Govt approves deepening, optimisation of inner harbour facilities at Paradip port

at 8:07 pm
Paradip Port (file photo)

New Delhi (NV): The Union Cabinet today approved the project of deepening and optimisation of inner harbour facilities to handle cape size vessels at Paradip Port.

This also includes Development of Western Dock on Build, Operate and Transfer (BOT) basis under Public-Private Partnership PPP mode, the Cabinet Committee on Economic Affairs (CCEA) said in a statement.

Addressing press after the Union Cabinet meeting, Shipping Minister Mansukh Mandaviya said Cabinet Committee on Economic Affairs (CCEA) has estimated the cost of project to Rs 3,004.63 crore.

In an official release, CCEA stated, “This project includes development of the new Western Dock on BOT basis and capital dredging by the selected concessionaire at a cost of Rs 2,040 crore and Rs 352.13 crore respectively.”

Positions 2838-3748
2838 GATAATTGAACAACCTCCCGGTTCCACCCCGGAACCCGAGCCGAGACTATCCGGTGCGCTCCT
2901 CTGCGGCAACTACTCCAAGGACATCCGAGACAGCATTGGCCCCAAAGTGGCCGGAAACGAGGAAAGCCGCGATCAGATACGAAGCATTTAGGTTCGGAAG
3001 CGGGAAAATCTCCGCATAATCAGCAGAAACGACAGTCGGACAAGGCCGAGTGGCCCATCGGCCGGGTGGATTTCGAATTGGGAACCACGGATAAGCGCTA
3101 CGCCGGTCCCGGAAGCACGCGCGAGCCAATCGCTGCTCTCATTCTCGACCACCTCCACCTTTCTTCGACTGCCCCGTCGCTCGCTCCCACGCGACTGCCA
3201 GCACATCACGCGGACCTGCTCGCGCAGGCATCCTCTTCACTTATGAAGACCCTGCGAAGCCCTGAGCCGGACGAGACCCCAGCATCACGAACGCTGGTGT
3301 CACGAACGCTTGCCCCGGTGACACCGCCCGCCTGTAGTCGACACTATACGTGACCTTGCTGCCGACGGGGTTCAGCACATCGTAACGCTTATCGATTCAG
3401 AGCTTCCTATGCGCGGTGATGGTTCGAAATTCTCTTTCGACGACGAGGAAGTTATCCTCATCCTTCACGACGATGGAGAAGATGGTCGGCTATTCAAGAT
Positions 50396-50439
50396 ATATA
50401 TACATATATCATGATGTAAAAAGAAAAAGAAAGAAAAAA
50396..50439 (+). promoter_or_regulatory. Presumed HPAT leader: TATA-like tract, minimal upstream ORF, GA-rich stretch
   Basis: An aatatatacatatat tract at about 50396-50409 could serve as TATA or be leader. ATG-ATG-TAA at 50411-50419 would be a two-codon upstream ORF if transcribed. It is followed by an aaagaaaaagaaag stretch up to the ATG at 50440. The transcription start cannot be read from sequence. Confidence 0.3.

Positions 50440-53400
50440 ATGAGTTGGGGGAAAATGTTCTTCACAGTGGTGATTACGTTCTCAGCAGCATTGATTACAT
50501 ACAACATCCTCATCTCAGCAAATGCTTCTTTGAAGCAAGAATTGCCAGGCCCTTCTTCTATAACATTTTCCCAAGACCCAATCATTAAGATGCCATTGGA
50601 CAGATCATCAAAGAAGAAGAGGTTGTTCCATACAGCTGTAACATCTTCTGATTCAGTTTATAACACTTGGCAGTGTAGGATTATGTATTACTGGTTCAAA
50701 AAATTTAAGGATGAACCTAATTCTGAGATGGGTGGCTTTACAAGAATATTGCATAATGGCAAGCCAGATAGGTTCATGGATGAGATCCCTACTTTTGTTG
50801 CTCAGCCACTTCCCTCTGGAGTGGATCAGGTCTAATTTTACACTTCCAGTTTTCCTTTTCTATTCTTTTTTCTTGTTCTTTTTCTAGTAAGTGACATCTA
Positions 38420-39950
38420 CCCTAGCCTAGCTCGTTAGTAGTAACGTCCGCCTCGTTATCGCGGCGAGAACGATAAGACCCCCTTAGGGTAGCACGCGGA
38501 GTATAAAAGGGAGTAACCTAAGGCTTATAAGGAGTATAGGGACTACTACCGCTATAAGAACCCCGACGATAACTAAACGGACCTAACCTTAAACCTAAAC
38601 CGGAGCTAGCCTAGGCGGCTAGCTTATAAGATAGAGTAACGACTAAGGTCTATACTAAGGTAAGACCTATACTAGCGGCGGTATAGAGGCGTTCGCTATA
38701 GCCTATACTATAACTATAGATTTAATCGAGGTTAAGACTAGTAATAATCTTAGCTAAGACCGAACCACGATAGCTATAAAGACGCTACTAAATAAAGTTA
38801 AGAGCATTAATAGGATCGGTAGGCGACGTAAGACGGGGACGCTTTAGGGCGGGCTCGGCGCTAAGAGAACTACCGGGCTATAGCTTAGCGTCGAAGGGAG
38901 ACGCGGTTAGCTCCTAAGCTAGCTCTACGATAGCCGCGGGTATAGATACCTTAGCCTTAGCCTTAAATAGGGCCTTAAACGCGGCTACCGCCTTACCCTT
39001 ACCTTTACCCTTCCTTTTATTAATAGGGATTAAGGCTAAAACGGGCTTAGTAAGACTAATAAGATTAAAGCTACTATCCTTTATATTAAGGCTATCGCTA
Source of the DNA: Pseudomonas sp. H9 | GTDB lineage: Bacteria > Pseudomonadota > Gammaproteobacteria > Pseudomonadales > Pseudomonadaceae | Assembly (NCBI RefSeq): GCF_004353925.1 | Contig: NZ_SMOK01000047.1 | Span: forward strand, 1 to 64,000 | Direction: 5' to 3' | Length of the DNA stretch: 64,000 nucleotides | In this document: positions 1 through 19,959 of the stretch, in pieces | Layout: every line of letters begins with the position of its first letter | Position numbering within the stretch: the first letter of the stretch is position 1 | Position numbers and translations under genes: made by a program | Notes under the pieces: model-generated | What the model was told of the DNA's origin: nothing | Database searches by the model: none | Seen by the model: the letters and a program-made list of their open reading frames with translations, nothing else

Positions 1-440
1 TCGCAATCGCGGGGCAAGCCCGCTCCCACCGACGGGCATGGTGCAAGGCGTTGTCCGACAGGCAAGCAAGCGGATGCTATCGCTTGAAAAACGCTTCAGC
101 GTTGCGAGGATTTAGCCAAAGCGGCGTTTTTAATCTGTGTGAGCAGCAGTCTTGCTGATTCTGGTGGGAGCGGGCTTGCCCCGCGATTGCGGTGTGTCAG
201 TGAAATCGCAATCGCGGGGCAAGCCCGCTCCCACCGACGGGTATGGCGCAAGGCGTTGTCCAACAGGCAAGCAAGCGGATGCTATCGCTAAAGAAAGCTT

The Paradip Port’s investment will be to the tune of Rs 612.50 crore towards providing Common Supporting Project Infrastructure, it added.

Meanwhile, the proposed project envisages construction of Western Dock Basin with facilities to handle cape size vessels by the selected BOT concessionaire with an ultimate capacity of 25 MTPA (Million tonnes per annum) in two phases of 12.50 MTPA each, the statement said.

The concession period shall be 30 years from the date of Award of Concession. “Paradip Port Trust (Concessioning Authority) shall provide the Common Supporting Project Infrastructure works like breakwater extension and other ancillary works to facilitate handling of cape size vessels,” it added.

Furthermore, the project shall also facilitate de-congestion of the port, reduce sea freight making coal imports cheaper and boost the industrial economy in the hinterland of the port leading to creation of job opportunities.

Paradip Port Trust (PPT), a Major Port under government and administered under the Major Port Trusts Act, 1963, was commissioned in 1966 as a mono commodity port for export of iron ore.

In the past 54 years, the Port has transformed itself to handle a variety of Exim cargoes which include iron ore, chrome ore, aluminium ingots, coal, POL, fertilizer raw materials, lime stone, clinker, finished steel products, containers, etc, the CCEA statement added.